Gas dryers vs. electric dryers: Knowing the difference could save you some dough

Whether you buy an electric dryer or a gas dryer may depend solely on your setup, unless you want to spend money to get a gas hookup for your home. But if you have a choice, there are some differences to take into account.
Emerging Tech

From flying for fun to pro filmmaking, these are the best drones you can buy

In just the past few years, drones have transformed from a geeky hobbyist affair to a full-on cultural phenomenon. Here's a no-nonsense rundown of the best drones you can buy right now, no matter what kind of flying you plan to do.
Emerging Tech

Healthy mice born from two genetic mothers using stem cells, gene editing

Healthy mice have been born from two genetics mothers and later went on to bear healthy offspring of their own, according to a recent paper published by researchers at the Chinese Academy of Sciences.
Emerging Tech

Light-swallowing room promises Call of Duty fans the blackest of ops

What's it like to be in a room fully painted with the world's darkest material, Vantablack? The makers of one of the year's top video games teamed up with Vantablack scientists to find out.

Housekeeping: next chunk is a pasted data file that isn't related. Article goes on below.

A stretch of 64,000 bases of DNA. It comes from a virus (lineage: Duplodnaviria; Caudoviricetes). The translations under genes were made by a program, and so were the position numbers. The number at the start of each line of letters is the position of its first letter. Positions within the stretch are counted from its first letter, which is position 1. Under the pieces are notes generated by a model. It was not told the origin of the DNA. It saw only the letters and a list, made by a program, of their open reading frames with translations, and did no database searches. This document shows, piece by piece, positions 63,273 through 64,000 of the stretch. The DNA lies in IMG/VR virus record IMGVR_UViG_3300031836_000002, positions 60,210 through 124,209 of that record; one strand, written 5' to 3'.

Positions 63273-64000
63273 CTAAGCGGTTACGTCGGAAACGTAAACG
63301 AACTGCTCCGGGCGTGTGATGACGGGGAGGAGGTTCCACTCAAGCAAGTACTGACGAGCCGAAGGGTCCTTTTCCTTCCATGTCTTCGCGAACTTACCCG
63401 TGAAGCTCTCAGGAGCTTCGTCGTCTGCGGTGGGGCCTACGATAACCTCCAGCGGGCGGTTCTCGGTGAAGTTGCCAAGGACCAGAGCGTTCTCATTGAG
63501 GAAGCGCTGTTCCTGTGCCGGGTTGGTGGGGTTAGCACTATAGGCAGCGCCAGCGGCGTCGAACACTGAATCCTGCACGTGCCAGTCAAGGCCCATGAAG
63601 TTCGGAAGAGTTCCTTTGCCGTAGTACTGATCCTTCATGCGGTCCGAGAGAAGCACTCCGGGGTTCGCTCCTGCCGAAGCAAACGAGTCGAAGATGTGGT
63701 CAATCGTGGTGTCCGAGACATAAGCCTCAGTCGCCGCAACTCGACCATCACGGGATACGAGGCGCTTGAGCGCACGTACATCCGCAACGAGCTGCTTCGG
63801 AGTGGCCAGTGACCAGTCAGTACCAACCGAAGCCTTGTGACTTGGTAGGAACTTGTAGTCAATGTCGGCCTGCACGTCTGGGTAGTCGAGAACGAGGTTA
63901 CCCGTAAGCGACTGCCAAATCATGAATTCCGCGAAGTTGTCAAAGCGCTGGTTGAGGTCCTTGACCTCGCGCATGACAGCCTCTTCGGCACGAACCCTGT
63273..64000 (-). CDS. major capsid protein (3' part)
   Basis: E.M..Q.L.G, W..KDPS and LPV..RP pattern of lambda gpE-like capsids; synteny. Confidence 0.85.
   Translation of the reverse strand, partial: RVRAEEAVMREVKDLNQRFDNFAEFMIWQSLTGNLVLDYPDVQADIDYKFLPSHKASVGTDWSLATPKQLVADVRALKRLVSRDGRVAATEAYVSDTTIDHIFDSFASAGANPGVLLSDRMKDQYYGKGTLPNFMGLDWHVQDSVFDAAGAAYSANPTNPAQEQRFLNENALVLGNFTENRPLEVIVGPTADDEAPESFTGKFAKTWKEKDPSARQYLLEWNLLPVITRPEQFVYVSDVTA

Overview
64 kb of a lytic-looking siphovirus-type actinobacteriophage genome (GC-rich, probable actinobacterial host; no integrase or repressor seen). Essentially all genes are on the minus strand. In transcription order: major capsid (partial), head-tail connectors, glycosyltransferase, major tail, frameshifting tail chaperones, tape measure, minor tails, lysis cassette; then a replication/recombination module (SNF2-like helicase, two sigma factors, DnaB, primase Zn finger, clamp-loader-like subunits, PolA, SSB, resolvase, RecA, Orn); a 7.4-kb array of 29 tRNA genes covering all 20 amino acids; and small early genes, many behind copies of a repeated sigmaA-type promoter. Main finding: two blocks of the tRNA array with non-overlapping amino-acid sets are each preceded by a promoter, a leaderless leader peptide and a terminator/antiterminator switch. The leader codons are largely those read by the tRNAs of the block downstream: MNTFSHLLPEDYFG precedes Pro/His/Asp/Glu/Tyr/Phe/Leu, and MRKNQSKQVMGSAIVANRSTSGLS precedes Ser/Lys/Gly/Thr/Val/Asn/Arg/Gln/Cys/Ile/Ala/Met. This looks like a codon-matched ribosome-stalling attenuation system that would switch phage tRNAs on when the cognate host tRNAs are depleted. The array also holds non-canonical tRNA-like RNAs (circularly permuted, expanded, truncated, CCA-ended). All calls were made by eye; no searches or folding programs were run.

Emerging Tech

Japanese scientists are chewing over an ‘electric gum’ that never loses flavor

Researchers at Japan's Meiji University may have found the secret to unlimited chewing gum -- and it just involves zapping your tongue with electricity. Here's what makes it all work.
Smart Home

Vector, the engaging Alexa-like robot, is ready to roam around your home

Anyone who has ever watched Short Circuit or WALL-E has surely dreamed about having a robot buddy come live with them. Finally, that dream is now a reality. It's name is Vector, and it's available now.
Emerging Tech

Ekster 3.0 lets you ask, ‘Alexa, where did I leave my wallet?’

Ekster's newest smart wallet is its best yet. It's slimmer than ever, boasts a neat card-dispensing mechanism, and will even let you know where it is, thanks to smart speaker integration.
Emerging Tech

Johns Hopkins’ lab-grown human retina could lead to big insights

Scientists from Johns Hopkins University have successfully grown human retina tissue from scratch in a lab. The work could help with the development of new therapeutics related to eye diseases.

Skydio’s self-flying drone now has an Apple Watch app for flight prep

Skydio's clever R1 autonomous drone now has its own Apple Watch app, making flight preparations simpler than ever. The $2,000 flying machine is now also selling at its first retail outlet — Apple Stores in North America.
Emerging Tech

Are e-cigarettes safe? Here’s what the most recent science says

Ecigarettes are widely regarded and advertised as a healthier alternative to cigarettes for people who are trying to kick the smoking habit. How safe are these cigarette alternatives? We went deep into the recent scientific literature to…
Emerging Tech

Scientists created a condom that self-lubricates during sex. You’re welcome

Researchers from Boston University have invented a special coating for condoms which make them respond to bodily fluids by becoming more slippery. Here's how their new breakthrough works.